Skip to main content

What is needed to even the odds?

Author: Martin Betts | As seen in Campus Review

In higher education, we pride ourselves on being evidence-based decision-making entities. We promote our missions to serve our communities and to create a better world and better futures for all.

There is strong evidence that diversity drives better organisational outcomes. Robust and well-cited studies show that diversity contributes to better productivity, workplace engagement, collaboration, revenue, share value and profitability. Although we have no direct studies yet, we can confidently surmise that universities, as large organisations increasingly expected to operate as financially viable businesses, also benefit in all of these ways from diversity.

And our deep and central commitment to social justice and equity and transformation sets the higher education sector apart from many others. It is what attracts so many to fund, support, work in and study at our institutions.

Yet despite the strong evidence, well-known benefits and fit with our values, the data on how we are tracking in terms of gender and other diversity in the sector is ambiguous at best, and poor at worst. The odds are stacked against women, as well as against people from races other than white, against people with disabilities, and against people with particular sexual orientations, just to name just a few.

Many workplaces are working hard to close gaps and many have exemplars of outstanding progress in doing so. Often, such exemplars are driven by an individual leader. Professor Margaret Sheil, vice-chancellor of Queensland University of Technology, is one positive example.

Recently, Margaret gave a Clare Burton Memorial Lecture in Brisbane. Among other things, she discussed the concept of new indices for measuring staff performance based on their behaviours in creating good culture. She advocated the idea that alongside existing h-indices, which measure how much an individual had achieved alone, in competition, and most likely from a position of advantage, we might employ additional indices that measure behaviour consistent with diversity, equity and inclusion.

She is working on building an ‘m-index’ to measure how much academics have done to mentor and support others who are less advantageously placed. To measure to what extent, for example, they have added others to their grants to lift them, or shifted author orders on papers, recognising quiet achievers and team contributions. These are somewhat unsurprising ideas and developments from the former CEO of the ARC who was instrumental in creating fellowship categories to enable disadvantaged individuals and groups and in establishing ‘relative to opportunity’ principles that seem obvious now we all use them.

We can, and should, herald the vision and actions of individual leaders like Margaret Sheil. But, unfortunately, such visionary leadership is not as widespread as we might hope it to be. It is also possibly unfair to place the responsibility for change on one person’s shoulders.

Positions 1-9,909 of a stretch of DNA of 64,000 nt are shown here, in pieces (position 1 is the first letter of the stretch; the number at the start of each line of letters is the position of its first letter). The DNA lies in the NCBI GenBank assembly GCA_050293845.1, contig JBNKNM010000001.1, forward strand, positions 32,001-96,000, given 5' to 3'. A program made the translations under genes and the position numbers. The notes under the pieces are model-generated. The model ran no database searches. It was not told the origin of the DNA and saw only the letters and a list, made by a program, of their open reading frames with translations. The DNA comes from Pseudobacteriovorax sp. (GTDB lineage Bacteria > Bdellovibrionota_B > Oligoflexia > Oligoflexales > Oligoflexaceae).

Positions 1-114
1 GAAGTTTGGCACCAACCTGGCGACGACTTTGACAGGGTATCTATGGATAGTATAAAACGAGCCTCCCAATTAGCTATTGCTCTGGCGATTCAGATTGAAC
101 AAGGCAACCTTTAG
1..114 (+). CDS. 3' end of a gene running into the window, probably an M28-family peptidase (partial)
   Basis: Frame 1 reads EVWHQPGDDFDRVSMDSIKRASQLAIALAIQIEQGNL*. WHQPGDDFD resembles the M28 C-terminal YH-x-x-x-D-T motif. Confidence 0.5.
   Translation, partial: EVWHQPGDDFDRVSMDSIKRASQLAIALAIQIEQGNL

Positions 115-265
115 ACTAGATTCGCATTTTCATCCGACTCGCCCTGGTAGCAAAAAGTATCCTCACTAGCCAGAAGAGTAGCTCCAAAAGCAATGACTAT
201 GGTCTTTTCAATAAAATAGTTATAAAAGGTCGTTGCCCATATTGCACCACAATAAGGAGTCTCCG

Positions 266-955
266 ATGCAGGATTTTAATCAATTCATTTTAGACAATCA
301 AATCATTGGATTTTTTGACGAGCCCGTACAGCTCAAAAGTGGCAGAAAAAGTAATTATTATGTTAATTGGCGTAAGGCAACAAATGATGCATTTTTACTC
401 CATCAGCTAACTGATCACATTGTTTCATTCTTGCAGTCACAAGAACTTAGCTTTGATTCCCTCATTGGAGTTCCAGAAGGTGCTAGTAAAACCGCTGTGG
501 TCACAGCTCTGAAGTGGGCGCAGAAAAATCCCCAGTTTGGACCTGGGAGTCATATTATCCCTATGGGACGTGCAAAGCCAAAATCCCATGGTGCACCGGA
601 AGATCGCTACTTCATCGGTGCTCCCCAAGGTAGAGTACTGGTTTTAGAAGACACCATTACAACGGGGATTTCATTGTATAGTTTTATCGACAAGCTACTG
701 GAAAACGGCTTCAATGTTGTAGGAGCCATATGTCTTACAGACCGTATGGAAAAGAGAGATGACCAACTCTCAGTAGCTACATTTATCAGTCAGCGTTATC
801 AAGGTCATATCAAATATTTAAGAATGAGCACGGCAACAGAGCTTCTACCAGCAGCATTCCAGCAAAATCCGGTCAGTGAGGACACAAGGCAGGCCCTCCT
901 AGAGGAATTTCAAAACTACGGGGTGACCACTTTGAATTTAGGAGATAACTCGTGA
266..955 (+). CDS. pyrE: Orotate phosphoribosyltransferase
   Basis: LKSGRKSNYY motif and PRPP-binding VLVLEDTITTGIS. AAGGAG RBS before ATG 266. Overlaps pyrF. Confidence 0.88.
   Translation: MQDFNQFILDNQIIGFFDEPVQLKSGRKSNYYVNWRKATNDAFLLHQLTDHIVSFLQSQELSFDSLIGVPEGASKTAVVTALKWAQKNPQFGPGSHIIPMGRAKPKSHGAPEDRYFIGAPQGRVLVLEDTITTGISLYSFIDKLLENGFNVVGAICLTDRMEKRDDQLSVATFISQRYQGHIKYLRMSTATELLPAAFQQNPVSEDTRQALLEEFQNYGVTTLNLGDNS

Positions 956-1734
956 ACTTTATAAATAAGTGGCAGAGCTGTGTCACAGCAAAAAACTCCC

We had a great HEDx podcast discussion together last week around Marcia’s new book, Beating the Odds: A practical guide to navigating sexism in Australian universities. The book outlines the data showing that, in Australia, three-quarters of the most senior university jobs are held by men. The data also show that when 15 Australian vice-chancellors left their roles in 2020, 11 of them were replaced by men. Furthermore, of the four female vice-chancellor appointments made to replace those departing in 2020, two of these women moved from one VC job to another, replaced by men in their former roles. Data also highlights we are yet to appoint our first vice-chancellor from Australia’s First Peoples.

In her book, Marcia points to the fact that women are often waiting for things to change for the better in terms of gender equity. She says in a culture where there are 86 per cent more male than female members of the professoriate across the country, women often tell her that the system should change, that the structural barriers should be removed, that HR should start a mentoring program, and/or that senior leaders or ‘the university’ should do something. Marcia says the issue is that, to date, these things that ‘should’ happen have not happened, or at least, not happened consistently or quickly enough. She suggests that while they wait, those who work in universities now also need to decide what they are going to do in the meantime.

Our discussion touched on some of the strategies she advocates for women, and enlightened men, to help overcome the confronting statistics that made Marcia’s rise to a DVC job in Australia so much more challenging and unlikely than Martin’s similar rise. We recommend the book be widely read by women and men at all levels of universities, including university councils. Our hope is for widespread behaviour change and, as a result, that the odds for women ‘making it’ in academic, professional and leadership roles improve quickly and radically.

Our hope is also for change in the other areas of inequity, including around race and ability, among others. Arguably, as seats of intellectual capacity globally, universities are well-placed to lead here. But do any of us know of a university anywhere in the world that stands out as streets ahead in having closed all relevant gaps and evened the odds for multiple disadvantaged groups? Do we know of a place that has reaped the benefits in performance, reputation and positioning for staff, student and partner recruitment and attraction in doing so?

Imagine what the first university in the world to do this would be like to work in, study at, or partner with. Imagine the culture it would drive, the high-quality student experience it would provide and how productive it would be in knowledge creation and dissemination.

Imagine the reputation it would gain. And then imagine if it were Australian.